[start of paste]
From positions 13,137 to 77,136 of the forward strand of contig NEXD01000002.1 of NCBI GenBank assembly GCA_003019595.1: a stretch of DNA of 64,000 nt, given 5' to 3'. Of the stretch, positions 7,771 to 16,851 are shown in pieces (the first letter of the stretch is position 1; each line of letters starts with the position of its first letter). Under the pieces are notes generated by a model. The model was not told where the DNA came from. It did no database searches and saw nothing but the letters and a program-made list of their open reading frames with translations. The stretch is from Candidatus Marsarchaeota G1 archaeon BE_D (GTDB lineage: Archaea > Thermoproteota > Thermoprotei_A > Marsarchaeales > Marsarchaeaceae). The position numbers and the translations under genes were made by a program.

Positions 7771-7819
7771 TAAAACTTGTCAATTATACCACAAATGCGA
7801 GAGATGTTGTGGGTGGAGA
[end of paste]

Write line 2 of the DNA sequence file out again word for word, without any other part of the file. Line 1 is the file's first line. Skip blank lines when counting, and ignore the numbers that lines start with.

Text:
Positions 7771-7819